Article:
When Tim Bradley recently turned down a substantial offer to face Amir Khan, he set in motion a chain of events distressing to nearly all involved. HBO saw its unofficial junior welterweight tournament begin to curdle like buttermilk on a hot summer day; Gary Shaw lost a paycheck and an opportunity to add more tracksuits to his wardrobe; and Amir Khan—no stranger to trouble himself lately—was left scrambling to find another opponent for his July 23 date. In addition, some boxing observers sat at their keyboards, puzzled by the fact that a fighter who is unable to sell out small casinos would pass up a cool million plus.
If boxing was a religious order—or a cult—Bradley might be excommunicated or charged with heresy for violating one of the chief commandments of the sport: go where the money is. According to Dan Rafael, Bradley was offered $200,000 more than the initial $1.2 million purse, and Amir Khan chipped in a percentage of U.K. pay-per-view revenue. Add to that the 80-20 profit split Bradley had with Gary Shaw Promotions, and Bradley was looking at a possible $2 million dollar purse. Even in this era of overpaid HBO fighters, $2 million is an awful lot of money to walk away from. The way Bradley explains it, since HBO and Gary Shaw are contractually obligated to deliver him a fight by June 30, he will wait for them to meet terms. As Bradley told Undisputed Fight Magazine, “What I’m doing right now is basically waiting on my promoter… to do their job. I’m waiting on options. There’s never any options for me.”
Bradley is the latest fighter to be at odds with Shaw since GSP was formed in 2002. Shaw has had acrimonious splits with—or has been dumped by—Manny Pacquiao, James Kirkland, Nonito Donaire, Winky Wright, Jeff Lacy, and Diego Corrales. Give the man credit for surviving in the clip joint atmosphere of the prizefight world for as long as he has, but his premium cable and site fee strategy can only take you so far, or, even worse, it can sometimes take you too far.
Like some time travel episode from The Outer Limits, Bradley has found himself fighting in odd places and under even odder circumstances over the years. Canada, for example, against Kendall Holt (from New Jersey) and, most infamously, in Pontiac, Michigan, when he took apart uninspired Devon Alexander in a fiasco whose surreal elements cannot be overstated. Although there were—and still are—plenty of observers who insisted this fight was a super event and that the site was irrelevant, even one its two main participants thought it was harebrained. “I took the Devon fight because I was forced into it,” Bradley told Steve Kim. “I really didn’t want the fight; everybody knows that but it happened. It is what it is. We look back at it; it wasn’t as great as everybody thought it should’ve been.”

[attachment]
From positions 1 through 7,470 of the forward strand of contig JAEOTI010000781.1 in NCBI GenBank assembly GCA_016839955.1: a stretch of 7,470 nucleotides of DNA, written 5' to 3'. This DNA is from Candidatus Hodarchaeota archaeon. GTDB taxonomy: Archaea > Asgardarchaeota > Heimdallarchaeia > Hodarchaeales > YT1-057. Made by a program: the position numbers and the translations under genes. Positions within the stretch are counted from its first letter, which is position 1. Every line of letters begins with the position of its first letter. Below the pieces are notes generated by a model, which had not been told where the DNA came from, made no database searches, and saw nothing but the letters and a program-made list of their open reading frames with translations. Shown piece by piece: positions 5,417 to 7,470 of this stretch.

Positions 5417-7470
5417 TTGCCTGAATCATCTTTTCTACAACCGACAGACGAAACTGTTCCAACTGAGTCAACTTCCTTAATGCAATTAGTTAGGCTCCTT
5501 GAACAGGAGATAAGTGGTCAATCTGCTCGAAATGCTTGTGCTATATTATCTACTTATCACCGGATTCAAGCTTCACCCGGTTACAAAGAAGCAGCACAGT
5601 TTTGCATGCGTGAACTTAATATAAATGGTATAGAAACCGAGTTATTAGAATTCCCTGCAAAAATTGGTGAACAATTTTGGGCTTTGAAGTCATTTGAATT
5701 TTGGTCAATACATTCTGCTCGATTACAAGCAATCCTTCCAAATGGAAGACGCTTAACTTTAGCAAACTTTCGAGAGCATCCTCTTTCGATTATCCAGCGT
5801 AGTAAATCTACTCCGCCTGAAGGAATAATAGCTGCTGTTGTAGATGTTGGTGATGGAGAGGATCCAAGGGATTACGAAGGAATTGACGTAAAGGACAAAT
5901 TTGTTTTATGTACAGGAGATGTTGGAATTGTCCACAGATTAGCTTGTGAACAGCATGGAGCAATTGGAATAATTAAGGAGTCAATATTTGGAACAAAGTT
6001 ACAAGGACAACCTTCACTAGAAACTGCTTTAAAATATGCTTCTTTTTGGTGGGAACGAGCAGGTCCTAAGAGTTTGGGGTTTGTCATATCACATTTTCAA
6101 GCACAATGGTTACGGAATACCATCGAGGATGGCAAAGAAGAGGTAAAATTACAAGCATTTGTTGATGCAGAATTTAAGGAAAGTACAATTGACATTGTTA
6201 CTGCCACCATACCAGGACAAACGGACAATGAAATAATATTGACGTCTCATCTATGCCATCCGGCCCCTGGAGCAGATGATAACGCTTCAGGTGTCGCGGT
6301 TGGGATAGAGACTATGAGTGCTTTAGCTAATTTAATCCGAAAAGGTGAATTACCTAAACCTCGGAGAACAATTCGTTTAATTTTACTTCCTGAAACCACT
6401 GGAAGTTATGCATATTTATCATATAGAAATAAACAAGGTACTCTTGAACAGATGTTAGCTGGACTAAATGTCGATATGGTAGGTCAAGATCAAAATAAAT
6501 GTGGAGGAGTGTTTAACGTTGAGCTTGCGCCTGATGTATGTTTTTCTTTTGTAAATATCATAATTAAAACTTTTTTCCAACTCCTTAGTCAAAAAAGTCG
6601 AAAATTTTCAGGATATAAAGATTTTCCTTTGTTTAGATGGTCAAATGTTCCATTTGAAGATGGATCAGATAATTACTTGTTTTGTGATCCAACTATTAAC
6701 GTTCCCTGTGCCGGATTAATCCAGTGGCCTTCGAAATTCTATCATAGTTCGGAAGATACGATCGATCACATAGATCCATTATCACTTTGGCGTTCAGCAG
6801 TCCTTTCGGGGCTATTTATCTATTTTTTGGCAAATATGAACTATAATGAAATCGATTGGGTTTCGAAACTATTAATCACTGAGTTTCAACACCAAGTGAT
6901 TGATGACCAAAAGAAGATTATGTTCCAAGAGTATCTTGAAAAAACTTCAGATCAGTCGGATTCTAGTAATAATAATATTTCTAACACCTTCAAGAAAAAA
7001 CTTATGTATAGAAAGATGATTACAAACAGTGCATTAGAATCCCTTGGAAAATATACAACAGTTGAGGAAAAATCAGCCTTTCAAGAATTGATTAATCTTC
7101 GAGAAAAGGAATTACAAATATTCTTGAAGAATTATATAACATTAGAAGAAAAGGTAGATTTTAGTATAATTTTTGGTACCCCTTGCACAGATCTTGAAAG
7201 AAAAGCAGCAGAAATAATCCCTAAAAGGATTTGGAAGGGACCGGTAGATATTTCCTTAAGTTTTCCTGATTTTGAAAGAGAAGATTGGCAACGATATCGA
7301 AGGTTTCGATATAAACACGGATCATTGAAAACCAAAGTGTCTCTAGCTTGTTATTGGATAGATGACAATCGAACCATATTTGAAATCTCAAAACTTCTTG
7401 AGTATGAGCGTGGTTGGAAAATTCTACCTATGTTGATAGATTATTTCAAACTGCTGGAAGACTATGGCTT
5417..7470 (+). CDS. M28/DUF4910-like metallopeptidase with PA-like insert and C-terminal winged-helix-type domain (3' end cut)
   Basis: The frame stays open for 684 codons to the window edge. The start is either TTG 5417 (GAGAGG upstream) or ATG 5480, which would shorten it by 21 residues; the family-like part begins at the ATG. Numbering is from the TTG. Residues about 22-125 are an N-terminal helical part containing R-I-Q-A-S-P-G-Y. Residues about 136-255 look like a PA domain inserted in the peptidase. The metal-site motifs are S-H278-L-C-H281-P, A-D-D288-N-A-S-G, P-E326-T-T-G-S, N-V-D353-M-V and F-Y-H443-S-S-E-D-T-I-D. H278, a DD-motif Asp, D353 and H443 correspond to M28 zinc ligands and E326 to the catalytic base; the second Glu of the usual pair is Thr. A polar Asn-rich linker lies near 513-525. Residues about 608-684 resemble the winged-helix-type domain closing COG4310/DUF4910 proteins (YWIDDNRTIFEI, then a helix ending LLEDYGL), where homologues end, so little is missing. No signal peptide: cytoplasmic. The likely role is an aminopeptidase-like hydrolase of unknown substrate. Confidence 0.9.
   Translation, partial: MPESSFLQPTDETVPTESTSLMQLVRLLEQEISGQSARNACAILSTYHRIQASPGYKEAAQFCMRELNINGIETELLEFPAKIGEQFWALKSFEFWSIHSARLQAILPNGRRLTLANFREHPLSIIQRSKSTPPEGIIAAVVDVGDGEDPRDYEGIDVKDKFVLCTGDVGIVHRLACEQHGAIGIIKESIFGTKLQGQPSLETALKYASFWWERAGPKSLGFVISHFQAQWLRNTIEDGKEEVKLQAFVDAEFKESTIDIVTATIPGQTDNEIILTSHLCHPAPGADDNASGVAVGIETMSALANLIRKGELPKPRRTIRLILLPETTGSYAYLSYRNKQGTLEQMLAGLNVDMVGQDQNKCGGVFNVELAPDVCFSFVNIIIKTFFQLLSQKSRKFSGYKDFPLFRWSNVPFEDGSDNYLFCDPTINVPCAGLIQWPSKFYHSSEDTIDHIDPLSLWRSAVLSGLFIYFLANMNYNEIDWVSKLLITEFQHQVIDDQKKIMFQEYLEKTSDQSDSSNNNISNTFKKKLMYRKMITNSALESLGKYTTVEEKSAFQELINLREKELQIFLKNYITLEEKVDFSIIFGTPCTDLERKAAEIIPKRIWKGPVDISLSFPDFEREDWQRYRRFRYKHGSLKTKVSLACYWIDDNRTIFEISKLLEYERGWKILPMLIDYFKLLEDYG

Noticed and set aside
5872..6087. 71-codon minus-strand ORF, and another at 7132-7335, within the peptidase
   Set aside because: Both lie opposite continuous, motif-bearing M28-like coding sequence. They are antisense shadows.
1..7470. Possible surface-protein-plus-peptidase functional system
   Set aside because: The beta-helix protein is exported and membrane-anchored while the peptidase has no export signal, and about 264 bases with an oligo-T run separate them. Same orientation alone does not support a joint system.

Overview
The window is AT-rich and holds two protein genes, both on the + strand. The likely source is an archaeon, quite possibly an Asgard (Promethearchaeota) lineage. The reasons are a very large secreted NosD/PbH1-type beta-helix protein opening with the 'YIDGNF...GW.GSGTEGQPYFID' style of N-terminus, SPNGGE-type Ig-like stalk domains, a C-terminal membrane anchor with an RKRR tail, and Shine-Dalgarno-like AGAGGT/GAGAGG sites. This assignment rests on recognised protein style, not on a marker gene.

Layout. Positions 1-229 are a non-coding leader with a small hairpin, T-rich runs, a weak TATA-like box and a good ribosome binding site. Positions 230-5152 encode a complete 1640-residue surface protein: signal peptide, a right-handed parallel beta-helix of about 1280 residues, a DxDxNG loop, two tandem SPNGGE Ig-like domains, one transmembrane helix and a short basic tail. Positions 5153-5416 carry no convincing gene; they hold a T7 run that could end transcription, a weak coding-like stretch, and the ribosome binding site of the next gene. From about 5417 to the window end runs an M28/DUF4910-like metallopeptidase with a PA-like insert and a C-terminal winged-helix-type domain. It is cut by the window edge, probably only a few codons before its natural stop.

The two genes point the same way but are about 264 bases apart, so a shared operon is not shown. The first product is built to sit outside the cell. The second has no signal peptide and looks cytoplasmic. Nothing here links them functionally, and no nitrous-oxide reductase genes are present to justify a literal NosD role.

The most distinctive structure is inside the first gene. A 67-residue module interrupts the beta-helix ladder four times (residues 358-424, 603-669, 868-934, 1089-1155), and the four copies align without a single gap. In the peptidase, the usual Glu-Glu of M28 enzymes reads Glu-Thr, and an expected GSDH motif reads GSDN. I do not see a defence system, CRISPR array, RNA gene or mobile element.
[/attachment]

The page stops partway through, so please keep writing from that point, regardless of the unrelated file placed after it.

Bradley may very well be displeased with Shaw. But if Shaw can come up with the $1.4 to $2 million for a fight that is probably pick ‘em going in, then surely Bradley can put up with his promoter for another few months, even if Shaw is just looking to cash out before Bradley kicks up dust into his face. No, it seems like something else might be driving the Bradley Affair: Manny Pacquiao, perhaps.
Fighters are drawn to Pacquiao like magpies are to shiny objects. But instead of flying away with a beakful of tinsel, fighters are hoping to make off with a fistful of dollars—millions of them—and the opportunity for more if they can manage to upend Pacquiao. Although Bob Arum has steadfastly denied approaching Bradley while “Desert Storm” is still under the Death Valley auspices of Shaw, it is worth noting that Arum has close ties to Cameron Dunkin, who manages Bradley and whose antipathy toward Shaw is well known. Ironically, Dunkin first started working with Golden Boy Promotions (and thereby expanding his promoter portfolio) when he delivered James Kirkland, also a Gary Shaw fighter, to Richard Schaeffer with a ribbon tied around his head a few years ago. Arum has spoken highly of Bradley in the past. The same cannot be said about Shaw, however, who generates quips like the one Arum shared with BoxingScene a few weeks ago: “They ask, “Why are you matching your own fighters with each other?” Well, we match them with each our own fighters so we don’t have to deal with idiots like Gary Shaw.”
Signing Bradley would not only give Arum a future opponent for Pacquiao, but it might also give him an extra date on HBO, since the outrageous contract HBO worked out to concoct Project Silverdome will probably have to be justified by having Bradley back on the air. Thus, Arum would also have a chance to put Bradley in an HBO showcase and try to promote him properly for a potential fight with Pacquiao. Whatever happens, the Bradley Affair has opened up the possibility of one gambit after another among Top Rank, Golden Boy, HBO, two or three weight classes, and even Manny Pacquiao, whose ability to generate $60 to $75 million events has everyone in boxing plotting one or two steps ahead.
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